The power of Natural Selection

This Page presents a little example demonstrating the power of cumulative selection based on fitness. The example is borrowed from the textbook Evolutionary Genetics by John Maynard Smith, who himself borrowed it from Richard Dawkin's book The Blind Watchmaker.

Consider the following sentence (one of the lesser-known lines of Hamlet, apparently):
This sentence is made up of 23 symbols, extracted from a 27-letters alphabet (counting a blank as a letter). This is the target sentence. Now for each of the 23 available slots, select a letter randomly from the 27-letters alphabet; the probability of a given slot being filled with the correct letter is obviously 1/27. The probability of all 27 slots to be filled with the correct letter is 1/27 multiplied with itself 23 times. With the letters selected randomly, expressed as a fraction the chances of reproducing the target sentence on the first try are

1 / 83438516833108049000000000000000

which would look far less idiotic if this #%#%#% html knew about exponents (note that this is computed only to 16 digits accuracy, so that the trailing series of 15 zeros are not significant digits). That denominator is a large number, obviously, but how large really ? A lot larger than you probably think. If the Earth's surface were to be covered with sand made of grains of 10 microns diameter (high quality beach stuff), this sand layer would have to be 6.4 kilometers thick to contain that many grains of that very fine sand. Randomly producing the correct target sentence would be equivalent to sticking your hand into that mother of all sandboxes, hoping to pick out the one single grain of sand with your name carved on it. Good Luck.

Consider now instead the following procedure:
  1. Generate 10 sentences of 23 randomly chosen letters.
  2. Evaluate the fitness (defined here as the number of correct letters) for each of the 10 sentences.
  3. Pick the best sentence (or, if more than one has the same, highest fitness, pick one of those randomly), an duplicate it ten times.
  4. For each one letter of each of the 10 duplicates, do the following: generate a number R between 0 and 1. If R is smaller than a preset mutation probability Pm=0.01, replace that letter by a new letter selected randomly from the 27-letters alphabet. This represents a mutation !
  5. Repeat steps 2 through 4 until the target sentence is produced.
How many iteration cycles will be needed to produce the target sentence ? Most likely less than with the purely random process described previously, right, but how much less ? Make a guess and then start the following animation to see the answer. This animation displays the best of each successive ten iteration. The yellow number to the left is the iteration count, and the number of incorrect letters is indicated in green to the right.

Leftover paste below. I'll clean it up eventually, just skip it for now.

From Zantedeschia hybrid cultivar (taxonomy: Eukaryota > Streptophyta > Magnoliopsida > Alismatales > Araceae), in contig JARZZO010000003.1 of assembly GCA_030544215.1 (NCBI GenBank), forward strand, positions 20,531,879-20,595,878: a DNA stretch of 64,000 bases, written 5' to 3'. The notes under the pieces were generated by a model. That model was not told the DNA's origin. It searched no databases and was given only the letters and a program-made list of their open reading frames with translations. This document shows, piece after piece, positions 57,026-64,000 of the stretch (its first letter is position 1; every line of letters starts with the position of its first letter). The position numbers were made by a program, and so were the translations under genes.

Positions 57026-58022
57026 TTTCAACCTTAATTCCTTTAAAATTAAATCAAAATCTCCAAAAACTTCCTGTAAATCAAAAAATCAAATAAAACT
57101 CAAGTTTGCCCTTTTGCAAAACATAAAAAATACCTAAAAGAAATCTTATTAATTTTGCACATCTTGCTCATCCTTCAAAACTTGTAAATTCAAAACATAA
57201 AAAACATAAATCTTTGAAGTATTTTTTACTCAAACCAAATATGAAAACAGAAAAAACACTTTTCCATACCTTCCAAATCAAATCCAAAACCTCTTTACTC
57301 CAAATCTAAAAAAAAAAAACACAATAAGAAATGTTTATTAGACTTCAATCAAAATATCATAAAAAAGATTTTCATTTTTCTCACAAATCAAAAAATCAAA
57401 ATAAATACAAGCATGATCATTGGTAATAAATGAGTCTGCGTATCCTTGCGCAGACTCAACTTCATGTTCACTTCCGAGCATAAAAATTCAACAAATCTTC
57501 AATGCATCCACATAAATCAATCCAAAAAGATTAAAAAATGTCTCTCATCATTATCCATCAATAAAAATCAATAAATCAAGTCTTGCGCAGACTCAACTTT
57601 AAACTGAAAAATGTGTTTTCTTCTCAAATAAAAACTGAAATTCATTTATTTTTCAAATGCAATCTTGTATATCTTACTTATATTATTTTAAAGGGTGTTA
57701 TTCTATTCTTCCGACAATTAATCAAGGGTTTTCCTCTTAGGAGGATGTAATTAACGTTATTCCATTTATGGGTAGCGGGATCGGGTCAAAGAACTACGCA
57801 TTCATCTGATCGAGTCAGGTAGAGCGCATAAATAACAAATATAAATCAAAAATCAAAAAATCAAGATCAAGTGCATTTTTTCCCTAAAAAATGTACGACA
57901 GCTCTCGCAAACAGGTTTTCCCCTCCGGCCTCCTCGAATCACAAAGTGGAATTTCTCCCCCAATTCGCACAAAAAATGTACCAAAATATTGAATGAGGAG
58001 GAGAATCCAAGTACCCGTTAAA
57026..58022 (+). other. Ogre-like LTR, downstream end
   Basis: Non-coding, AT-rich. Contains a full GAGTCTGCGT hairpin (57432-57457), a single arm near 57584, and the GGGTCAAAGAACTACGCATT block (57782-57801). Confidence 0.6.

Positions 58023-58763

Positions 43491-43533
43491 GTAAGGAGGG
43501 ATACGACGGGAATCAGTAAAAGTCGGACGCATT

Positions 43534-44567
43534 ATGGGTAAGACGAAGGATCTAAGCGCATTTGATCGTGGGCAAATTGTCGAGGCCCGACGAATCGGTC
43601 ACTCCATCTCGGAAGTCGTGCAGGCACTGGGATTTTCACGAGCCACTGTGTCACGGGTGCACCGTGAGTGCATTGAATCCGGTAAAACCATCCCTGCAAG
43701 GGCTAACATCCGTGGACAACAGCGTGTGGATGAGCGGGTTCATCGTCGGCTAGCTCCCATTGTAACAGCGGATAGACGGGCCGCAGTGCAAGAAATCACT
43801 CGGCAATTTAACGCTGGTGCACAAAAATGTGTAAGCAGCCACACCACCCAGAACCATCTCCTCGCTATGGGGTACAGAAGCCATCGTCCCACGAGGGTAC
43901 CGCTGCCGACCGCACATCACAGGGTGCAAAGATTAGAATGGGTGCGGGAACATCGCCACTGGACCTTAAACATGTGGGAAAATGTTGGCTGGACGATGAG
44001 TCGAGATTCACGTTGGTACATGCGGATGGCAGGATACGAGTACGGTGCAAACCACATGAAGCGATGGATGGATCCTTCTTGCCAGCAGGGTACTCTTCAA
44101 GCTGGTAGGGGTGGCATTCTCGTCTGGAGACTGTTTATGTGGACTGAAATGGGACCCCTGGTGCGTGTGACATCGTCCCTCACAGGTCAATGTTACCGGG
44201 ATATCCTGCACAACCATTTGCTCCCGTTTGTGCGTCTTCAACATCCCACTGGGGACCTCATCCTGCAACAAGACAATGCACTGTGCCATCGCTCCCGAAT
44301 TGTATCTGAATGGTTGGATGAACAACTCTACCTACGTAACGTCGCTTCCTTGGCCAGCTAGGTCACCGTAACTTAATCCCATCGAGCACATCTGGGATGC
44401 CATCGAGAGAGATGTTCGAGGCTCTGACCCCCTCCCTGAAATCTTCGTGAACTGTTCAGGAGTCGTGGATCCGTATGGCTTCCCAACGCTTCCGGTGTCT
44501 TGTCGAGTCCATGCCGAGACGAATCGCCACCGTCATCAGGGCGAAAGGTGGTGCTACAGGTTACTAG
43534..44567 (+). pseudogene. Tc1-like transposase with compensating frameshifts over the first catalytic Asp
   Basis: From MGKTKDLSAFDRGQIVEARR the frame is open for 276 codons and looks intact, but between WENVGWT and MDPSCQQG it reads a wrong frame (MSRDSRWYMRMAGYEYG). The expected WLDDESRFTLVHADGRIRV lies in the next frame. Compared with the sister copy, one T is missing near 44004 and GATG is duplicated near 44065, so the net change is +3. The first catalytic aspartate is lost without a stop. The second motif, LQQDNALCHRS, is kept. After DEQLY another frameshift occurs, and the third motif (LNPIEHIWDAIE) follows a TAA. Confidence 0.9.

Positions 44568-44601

Click on the above to view animation [Size: 300 KB]

1240 iterations. That's many, many, many times less than through purely random trial and error (even taking into account the fact that each iteration involves producing ten trial sentences). The solution procedure does incorporate a stochastic component, so that evolution starting from different sets of 10 random sentences will end up requiring different numbers of iteration cycle to reach the target sentence. It can actually be shown that the most probable number of iteration required is of order of a few thousands, so that the 1240 iterations required on the animation do represent a typical result.

Note that this procedure has three defining characteristics. The first one, of course, is natural selection: it is the best, and only the best, of each 10-sentences generation that is chosen to produce the next generation. The second feature is inheritance: offspring look a lot like their progenitor. (because the mutation probability is much smaller than one). The third is variation; new letters are continuously introduced into the population, via the occurrence of mutations. All three of these features are essential aspects of the biological evolutionary process, and all three are built into genetic algorithms. The only missing component, in this example, is sex. If sexual reproduction is so ubiquitous among living organisms, one should suspect that it may be advantageous in some way, a topic to be explored on a different Page.

Questions and Answers:

  1. What is the probability of getting not a single correct letter on the initial random sentence generation ? [answer]
  2. What is the probability of getting at least one correct letter on the initial random sentence generation ? [answer]
  3. What is the probability of getting one and only one correct letter on the initial random sentence generation ? [answer]
  4. In a given pass of the mutation operator on the set of 10 23-letter sentences, what is the probability that at least one letter in one of the sentences mutates to the correct letter, if originally none of the letters in any of the sentences were correct ? [answer]
  5. OK, your sentence has now evolved to the point where your best has 22 correct letters, and only one to go. What is the probability of finally getting the full correct sentence in one pass of the mutation operation on your best sentence ? Would it help to increase the mutation probability ? [answer]
  6. One may argue that this whole WEASEL business is actually a misleading example of the power of natural selection; fitness is calculated with respect to an absolute standard of ``perfection'', moreover known a priori. Nothing like that in the biological world (n'en deplaise a Teilhard de Chardin). Is this really a serious objection ? Why ? [answer]